Skip to content

Macintosh Plus Upgrades

I’ve been lucky enough to pick up a few upgrades to my classic Macintosh systems over the years, and in the process of hunting down information on those upgrades I’ve come across ads and reviews of a lot of different options that have been produced over the years for a Macintosh Plus, so I thought I’d create this entry to capture some of what I’ve found, and hopefully people will comment on ones I’ve missed.

Photo of the new MacPlus, MacWorld April 1986

1. Baseline Macintosh Plus

I currently have 3, 1MB Macintosh Plus Systems, all upgraded to 4MB, and two upgraded with 4MB Novy Quik 30 (030/25MHz) boards.

  • Dates: 1986/01/16 to 1990/10/15, MacWorld April 1986: A change for the plus, article reviewing the new MacPlus in comparison to the 128k and 512k
  • Processor: Motorola 68000 running at 8MHz
  • Data Path: 16, 8
  • Memory: 1MB to 4MB, four 30-pin SIMM slots, 256K or 1MB SIMMs, min speed 150ns, must be installed in groups of two: 512K (2 x 256K), 1MB (4 x 256K), 2.5MB, 4MB. This system cannot use two-chip 1MB SIMMs.
  • ROM: 24-bit addressing mode, ID $0075, version $6000, size 128k
  • Screen: 512×342 1-bit black and white
  • Keyboard: RJ45 connector, the Macintosh Plus was the last Macintosh to use this connector for it’s keyboard before the move to the Apple Desktop Bus (ADB)
  • Mouse Port: DB-9 pin, the Macintosh Plus was the last Macintosh to use this connector for it’s mouse before the move to the Apple Desktop Bus (ADB)
  • Floppy Size: 3.5″, double sided, standard density, support 400k and 800k disks
  • External Floppy port: DB-19
  • SCSI 1: DB-25, not fully compliant with SCSI standard, main issue is it does not supply terminator power (if you are using a SCSI2SD adapter you will need to supply power via USB)
  • Supported OS: see my entry on Selecting your System Software for your 68k Macintosh

2. CPU / FPU upgrades (may include memory)

Immediately after it’s release in 1986, 3rd party upgrades started getting created for the plus, starting with math co-processors, and maxing out with the release of the Total Systems Gemini Ultra a 68030 processor running at 50MHz. From what I can find there is no 68040 accelerator for the Macintosh Plus, and none that run faster than 50MHz.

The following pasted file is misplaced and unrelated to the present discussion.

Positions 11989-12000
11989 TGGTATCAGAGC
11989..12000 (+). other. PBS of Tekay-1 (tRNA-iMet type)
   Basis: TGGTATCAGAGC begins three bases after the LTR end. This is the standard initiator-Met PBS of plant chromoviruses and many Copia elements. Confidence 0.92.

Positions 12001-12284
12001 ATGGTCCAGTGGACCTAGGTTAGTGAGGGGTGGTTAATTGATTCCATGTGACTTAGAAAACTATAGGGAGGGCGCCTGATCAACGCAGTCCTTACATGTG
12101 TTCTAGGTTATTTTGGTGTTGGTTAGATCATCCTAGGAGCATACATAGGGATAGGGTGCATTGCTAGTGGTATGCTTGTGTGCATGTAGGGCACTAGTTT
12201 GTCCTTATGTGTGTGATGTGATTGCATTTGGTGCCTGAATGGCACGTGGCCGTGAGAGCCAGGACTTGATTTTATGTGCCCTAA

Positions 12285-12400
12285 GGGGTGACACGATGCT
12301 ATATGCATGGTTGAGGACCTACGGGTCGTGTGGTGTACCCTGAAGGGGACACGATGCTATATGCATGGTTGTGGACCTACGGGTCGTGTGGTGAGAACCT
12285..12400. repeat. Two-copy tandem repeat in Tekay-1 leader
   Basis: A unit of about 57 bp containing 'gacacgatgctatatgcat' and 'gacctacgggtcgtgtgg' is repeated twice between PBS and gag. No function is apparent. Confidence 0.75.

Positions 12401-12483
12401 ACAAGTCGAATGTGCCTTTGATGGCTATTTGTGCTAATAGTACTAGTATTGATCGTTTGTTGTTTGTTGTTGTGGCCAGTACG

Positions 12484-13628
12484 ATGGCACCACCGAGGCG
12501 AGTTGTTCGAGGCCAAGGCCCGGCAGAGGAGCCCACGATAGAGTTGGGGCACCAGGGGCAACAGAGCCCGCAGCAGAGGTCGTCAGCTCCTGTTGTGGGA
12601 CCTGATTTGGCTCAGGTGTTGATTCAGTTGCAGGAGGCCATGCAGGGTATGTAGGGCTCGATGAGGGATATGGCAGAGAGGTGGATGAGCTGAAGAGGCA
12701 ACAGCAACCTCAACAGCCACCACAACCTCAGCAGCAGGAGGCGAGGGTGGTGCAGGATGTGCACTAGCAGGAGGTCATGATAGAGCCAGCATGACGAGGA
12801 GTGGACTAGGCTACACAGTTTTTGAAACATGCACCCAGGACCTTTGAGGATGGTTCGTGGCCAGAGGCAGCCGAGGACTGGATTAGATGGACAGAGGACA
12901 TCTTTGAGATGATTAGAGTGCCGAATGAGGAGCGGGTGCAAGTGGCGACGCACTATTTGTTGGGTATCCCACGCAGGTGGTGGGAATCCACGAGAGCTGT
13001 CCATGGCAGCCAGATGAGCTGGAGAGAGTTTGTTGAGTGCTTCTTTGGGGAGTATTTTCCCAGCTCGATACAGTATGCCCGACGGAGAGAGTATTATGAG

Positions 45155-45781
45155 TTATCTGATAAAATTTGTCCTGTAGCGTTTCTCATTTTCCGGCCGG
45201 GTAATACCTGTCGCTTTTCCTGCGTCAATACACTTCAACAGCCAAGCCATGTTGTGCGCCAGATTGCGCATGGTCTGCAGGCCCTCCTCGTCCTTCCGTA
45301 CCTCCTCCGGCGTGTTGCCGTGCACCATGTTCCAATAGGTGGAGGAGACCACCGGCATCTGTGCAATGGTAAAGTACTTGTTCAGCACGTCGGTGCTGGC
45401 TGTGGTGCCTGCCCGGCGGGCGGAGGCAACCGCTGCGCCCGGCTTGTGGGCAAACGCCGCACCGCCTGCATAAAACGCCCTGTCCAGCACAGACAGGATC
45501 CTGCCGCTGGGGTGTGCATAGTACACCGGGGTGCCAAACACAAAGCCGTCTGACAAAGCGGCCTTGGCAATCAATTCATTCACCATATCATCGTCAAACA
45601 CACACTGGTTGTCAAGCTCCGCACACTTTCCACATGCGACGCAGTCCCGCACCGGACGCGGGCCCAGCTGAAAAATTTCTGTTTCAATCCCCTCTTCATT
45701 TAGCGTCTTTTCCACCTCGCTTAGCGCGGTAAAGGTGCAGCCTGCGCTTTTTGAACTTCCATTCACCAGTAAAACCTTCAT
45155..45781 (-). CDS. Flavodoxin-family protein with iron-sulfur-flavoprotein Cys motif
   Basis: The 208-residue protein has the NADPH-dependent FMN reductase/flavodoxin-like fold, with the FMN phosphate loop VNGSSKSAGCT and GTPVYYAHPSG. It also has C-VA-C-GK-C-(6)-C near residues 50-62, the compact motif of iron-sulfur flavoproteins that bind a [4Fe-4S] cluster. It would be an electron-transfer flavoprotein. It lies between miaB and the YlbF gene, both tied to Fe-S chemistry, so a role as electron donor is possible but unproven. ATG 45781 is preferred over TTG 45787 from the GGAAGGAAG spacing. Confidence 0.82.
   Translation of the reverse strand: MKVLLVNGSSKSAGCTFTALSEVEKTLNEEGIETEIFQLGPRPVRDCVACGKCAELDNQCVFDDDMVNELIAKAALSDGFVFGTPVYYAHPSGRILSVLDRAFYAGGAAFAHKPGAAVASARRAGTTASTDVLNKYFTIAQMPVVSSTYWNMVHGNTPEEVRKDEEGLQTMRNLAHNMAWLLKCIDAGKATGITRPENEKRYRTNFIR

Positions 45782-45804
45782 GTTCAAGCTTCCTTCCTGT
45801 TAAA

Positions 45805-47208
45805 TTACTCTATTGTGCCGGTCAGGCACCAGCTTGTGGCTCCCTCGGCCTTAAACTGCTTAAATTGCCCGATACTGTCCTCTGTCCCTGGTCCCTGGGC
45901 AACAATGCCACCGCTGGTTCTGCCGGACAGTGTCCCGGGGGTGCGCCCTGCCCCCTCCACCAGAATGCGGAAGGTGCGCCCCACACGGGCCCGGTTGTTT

I wanted to track down information on my Novy Quik 30 boards, and decided to create this list as I went through back issues of MacUser, MacWorld and upgrade books on the Internet Archive. I’m not sure if someone has done this before, but I couldn’t find a definitive list. I’m also adding links to drivers/enablers, manuals and photos as I find them.

From what I can see, the market for these 68k upgrade boards was pretty much gone by 1995 with the move to the PowerPC chips. Unfortunately that means that a lot of these companies either went bankrupt before websites were common and before the internet archive started scraping sites. If I was able to find something through the way back machine I’ve linked to it.

See my post listing all accelerators and memory addons that I’ve found for 68k Macintosh systems.

3. Memory Upgrades

The Macintosh Plus can be expanded on the motherboard with up to 4MB of memory, there is no way to increase memory available to applications beyond that 4MB limit, but you can make use of addition memory as a Ram Disk.

There were some memory addons created to allow the Macintosh Plus to make use of less expensive chips

See my post listing all accelerators and memory addons that I’ve found for 68k Macintosh systems.

4. Video Upgrades


5. Networking Upgrades


6. Early Storage Addons

MacWorld April 1986

I’m not going to capture any of the large, large number of SCSI storage devices that can be used with the Plus, and pretty much any other system that supports SCSI. Instead I’ll only includes storage devices that are truly unique to the Macintosh Plus.

One thing I will mention about the Mac Plus SCSI connector, you may occasionally run in to issues where a device will not work as expected. For example you need to use special settings for a SCSI2SD card to work, and the MacPlus doesn’t provide terminator power, so devices that draw power from the SCSI bus can’t be directly connected to the Plus, e.g. the Asante DeskTop EN/SC SCSI to Ethernet adapter. Also the MacPlus’s SCSI is fairly slow, the original drives used a 3:1 interleave,

Also unlike most systems with SCSI devices, the Plus has a unique boot-up sequence: floppy; SCSI ID 6, 5, 4, 3, 2, 1, 0., vs. floppy then 0, 1, …

One Comment

  1. Ben Ben

    Wow, that’s a lot of useful information right there! Thanks for posting this 🙂

Leave a Reply

Your email address will not be published. Required fields are marked *

This site uses Akismet to reduce spam. Learn how your comment data is processed.